Minnesota Timberwolves 2020 NBA Draft Big Board 1.0

LOS ANGELES, CA - FEBRUARY 27: Onyeka Okongwu #21 of the USC Trojans acknowledges the crowd after defeating the Arizona Wildcats 57-48 at Galen Center on February 27, 2020 in Los Angeles, California. (Photo by Jayne Kamin-Oncea/Getty Images)
LOS ANGELES, CA - FEBRUARY 27: Onyeka Okongwu #21 of the USC Trojans acknowledges the crowd after defeating the Arizona Wildcats 57-48 at Galen Center on February 27, 2020 in Los Angeles, California. (Photo by Jayne Kamin-Oncea/Getty Images) /
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AUCKLAND, NEW ZEALAND – NOVEMBER 30: LaMelo Ball on November 30, 2019 in Auckland, New Zealand. (Photo by Anthony Au-Yeung/Getty Images)
AUCKLAND, NEW ZEALAND – NOVEMBER 30: LaMelo Ball on November 30, 2019 in Auckland, New Zealand. (Photo by Anthony Au-Yeung/Getty Images) /

1. LaMelo Ball, Guard, USA

LaMelo Ball is a pass-first lengthy point guard that has an extremely high floor. While his defensive awareness and shot selection can improve, he has the frame and shooting ability to hone in on both of those skills.

Being a six-foot-eight point guard is nothing to just gloss over, and Ball could literally be one of the best passers in the game as a rookie. That is, perhaps, one of the most translatable skills. You know that in drafting him, you are, at worst, getting someone that can run an offense.

Ball would be an interesting fit next to D’Angelo Russell and, for the most part, would allow him to focus mostly on scoring. Having two players in the backcourt that can both score and playmake would be an exciting combination, especially with 6-foot-6-plus size for each player.

2. Killian Hayes, Guard, France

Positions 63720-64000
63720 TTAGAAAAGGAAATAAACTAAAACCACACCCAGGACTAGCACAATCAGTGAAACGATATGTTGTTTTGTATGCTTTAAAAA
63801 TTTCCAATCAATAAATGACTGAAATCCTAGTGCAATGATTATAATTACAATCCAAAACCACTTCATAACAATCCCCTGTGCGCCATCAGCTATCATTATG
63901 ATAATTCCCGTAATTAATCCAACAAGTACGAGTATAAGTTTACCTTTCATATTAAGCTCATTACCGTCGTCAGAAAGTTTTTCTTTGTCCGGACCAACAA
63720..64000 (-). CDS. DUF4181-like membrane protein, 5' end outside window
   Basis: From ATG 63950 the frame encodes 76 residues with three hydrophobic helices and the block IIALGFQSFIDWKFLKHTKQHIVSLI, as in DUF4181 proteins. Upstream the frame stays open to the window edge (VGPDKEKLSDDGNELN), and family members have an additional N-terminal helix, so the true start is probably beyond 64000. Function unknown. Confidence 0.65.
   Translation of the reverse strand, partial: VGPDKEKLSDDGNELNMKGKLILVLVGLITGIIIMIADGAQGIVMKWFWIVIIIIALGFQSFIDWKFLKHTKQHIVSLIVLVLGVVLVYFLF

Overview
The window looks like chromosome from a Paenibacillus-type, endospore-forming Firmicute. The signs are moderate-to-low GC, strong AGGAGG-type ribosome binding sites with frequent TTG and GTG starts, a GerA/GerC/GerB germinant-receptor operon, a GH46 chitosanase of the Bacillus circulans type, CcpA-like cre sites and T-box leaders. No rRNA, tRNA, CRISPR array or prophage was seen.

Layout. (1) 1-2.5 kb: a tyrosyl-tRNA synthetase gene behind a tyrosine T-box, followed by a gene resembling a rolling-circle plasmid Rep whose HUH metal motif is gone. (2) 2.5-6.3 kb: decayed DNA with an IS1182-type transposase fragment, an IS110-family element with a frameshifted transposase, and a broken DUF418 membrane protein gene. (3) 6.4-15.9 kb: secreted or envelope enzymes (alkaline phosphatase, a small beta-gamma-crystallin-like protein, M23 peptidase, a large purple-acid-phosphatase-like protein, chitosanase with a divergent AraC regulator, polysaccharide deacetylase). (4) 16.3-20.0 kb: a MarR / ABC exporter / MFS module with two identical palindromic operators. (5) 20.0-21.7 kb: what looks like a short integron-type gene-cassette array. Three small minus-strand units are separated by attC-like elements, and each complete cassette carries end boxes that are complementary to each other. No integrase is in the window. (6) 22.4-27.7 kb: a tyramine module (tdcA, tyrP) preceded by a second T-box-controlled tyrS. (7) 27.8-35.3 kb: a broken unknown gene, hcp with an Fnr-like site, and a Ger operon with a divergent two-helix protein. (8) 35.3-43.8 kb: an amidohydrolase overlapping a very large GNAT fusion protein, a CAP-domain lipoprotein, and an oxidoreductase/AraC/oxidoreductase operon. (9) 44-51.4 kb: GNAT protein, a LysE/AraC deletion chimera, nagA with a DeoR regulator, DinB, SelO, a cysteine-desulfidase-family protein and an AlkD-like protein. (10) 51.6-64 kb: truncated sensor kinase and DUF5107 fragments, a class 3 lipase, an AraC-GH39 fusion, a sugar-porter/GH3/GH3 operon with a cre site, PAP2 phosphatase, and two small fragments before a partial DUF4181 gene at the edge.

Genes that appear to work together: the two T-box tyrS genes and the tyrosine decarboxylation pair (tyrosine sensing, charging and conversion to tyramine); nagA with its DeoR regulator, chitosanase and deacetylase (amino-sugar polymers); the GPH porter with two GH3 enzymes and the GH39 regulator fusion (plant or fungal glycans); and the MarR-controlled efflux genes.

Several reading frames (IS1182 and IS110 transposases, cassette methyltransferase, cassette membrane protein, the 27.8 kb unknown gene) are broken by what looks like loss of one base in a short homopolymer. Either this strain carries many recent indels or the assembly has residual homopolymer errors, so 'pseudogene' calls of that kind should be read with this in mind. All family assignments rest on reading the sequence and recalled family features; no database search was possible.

While Killian Hayes has been somewhat underrated by NBA scouts in general, he brings a very fluid, smart, and complementary skill set to the table. He has great defense, can finish at the rim, and is an excellent facilitator.

This past year, while Hayes wasn’t the best shooter, he showed significant improvement: spiking beyond the arc from a sub-30% shooter to someone that averaged 40-percent-plus in the EuroCup this past season.

Hayes is another big point guard that would fit well with D’Angelo Russell. While he favors his left hand and needs to improve his range even more, he could be a smart, pass-first guard that, like LaMelo Ball, would further unlock Russell’s scoring ability.

3. Onyeka Okongwu, Big, Southern California

Onyeka Okongwu is a defense-first big with lots of upside as a two-way player. He can create for himself in the post, is mobile enough to have a (limited) perimeter role offensively, can switch onto almost anyone from three to five, and is an elite rim protector.

For bigs, a top draft choice has to be someone whose skill set cannot be replicated. Okongwu’s certainly cannot. He is an excellent defender with upside as a stretch big. He would be a perfect fit next to Karl-Anthony Towns from a defensive perspective and would almost certainly improve the overall floor of the defense that the Timberwolves could put on the floor. Not only this, but he also fits with a variety of players expected to be back on the Timberwolves’ roster this coming season (James Johnson, Juan Hernangomez).

4. Tyrese Haliburton, Guard, Iowa State

Tyrese Haliburton is another player that, from a team-building perspective, fits what the Timberwolves want to do. He is a smart, pass-first player (there seems to be a common theme among guards in the top-4) that can shoot and defend multiple positions. While he can struggle to beat players off of the dribble, Haliburton did show enough separation ability to be a consistent offensive player.

Haliburton fits exactly what the Timberwolves need in a backcourt-mate with Russell. He is, again, a player that can help take much of the facilitation along with providing switchable defense. While he may not ever be a star, it is hard to imagine Haliburton is not a longtime NBA player.

5. Anthony Edwards, Guard/Wing, Georgia

Anthony Edwards is a score-first guard with tons of athleticism and finishing ability. He is, by definition, a volume scorer through and through. He has incredible contact balance and should be a good three-level scorer. I have the utmost confidence in him being able to score at the next level.

That said, there are some concerns about if he will be able to affect winning at the NBA level. Edwards was largely a good-stats-bad-team guy at Georgia and when he was not locked in, just was not a good player. There were some stretches where he was nonexistent. Additionally, he is not the greatest fit on the Timberwolves. Edwards is slightly undersized for a two-guard and does not bring much defensively or in the passing game to a Russell-led backcourt.